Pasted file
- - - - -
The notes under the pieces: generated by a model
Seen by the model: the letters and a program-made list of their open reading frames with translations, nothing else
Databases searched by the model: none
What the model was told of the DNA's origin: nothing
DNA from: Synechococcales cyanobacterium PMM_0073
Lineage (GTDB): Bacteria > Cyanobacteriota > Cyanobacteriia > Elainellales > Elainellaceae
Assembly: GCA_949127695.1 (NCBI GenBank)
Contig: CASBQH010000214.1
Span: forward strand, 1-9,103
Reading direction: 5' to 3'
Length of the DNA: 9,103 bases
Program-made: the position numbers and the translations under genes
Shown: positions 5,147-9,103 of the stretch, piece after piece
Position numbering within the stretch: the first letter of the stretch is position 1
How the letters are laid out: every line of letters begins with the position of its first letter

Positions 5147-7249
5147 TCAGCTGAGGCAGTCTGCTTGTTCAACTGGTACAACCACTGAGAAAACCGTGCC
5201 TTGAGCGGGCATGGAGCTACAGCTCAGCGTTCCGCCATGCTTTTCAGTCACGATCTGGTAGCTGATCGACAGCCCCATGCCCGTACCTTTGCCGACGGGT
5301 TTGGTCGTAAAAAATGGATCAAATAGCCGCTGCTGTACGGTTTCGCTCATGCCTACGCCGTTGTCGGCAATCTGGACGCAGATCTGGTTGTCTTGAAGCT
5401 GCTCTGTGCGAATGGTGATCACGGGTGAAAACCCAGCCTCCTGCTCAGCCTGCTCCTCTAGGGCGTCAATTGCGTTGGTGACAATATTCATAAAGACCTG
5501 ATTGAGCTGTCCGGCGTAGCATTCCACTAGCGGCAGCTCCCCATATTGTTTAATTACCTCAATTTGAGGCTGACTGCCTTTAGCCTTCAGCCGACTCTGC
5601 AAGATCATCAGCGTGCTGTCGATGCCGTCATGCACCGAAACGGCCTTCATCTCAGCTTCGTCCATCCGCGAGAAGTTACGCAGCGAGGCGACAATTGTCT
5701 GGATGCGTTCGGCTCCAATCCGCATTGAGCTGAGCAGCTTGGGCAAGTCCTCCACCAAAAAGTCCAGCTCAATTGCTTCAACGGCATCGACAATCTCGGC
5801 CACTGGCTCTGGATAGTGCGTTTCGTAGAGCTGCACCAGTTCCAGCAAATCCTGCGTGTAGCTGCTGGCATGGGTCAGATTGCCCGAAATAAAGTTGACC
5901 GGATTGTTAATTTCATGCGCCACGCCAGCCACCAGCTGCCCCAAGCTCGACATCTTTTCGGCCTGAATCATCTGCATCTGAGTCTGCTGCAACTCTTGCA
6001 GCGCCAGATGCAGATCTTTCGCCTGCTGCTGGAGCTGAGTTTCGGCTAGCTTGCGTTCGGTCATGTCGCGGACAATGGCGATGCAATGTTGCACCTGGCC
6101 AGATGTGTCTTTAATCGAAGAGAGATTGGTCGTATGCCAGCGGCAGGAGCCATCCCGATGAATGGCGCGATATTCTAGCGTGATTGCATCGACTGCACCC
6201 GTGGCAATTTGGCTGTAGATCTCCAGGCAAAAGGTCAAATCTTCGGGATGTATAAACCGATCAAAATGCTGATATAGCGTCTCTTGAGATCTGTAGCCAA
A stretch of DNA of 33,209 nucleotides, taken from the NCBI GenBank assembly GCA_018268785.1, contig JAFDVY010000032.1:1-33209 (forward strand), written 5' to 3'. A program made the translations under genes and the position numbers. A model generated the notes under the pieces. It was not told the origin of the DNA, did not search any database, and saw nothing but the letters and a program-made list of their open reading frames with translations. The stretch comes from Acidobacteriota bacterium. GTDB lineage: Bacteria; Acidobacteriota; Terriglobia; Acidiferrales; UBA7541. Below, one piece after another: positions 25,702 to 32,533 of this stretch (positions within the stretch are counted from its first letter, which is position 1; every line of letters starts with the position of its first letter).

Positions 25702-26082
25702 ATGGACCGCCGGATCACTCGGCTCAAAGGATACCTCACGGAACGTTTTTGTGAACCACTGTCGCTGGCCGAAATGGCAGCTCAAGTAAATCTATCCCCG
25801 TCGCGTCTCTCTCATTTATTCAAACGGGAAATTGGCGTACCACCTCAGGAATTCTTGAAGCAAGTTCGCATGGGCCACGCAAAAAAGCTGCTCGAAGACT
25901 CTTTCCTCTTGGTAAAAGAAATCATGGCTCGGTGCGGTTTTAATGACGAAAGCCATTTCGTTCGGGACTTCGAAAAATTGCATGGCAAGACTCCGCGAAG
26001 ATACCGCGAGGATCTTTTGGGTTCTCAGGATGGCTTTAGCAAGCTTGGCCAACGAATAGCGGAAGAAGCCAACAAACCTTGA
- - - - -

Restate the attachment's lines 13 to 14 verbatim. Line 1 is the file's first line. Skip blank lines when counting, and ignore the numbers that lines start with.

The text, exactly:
Shown: positions 5,147-9,103 of the stretch, piece after piece
Position numbering within the stretch: the first letter of the stretch is position 1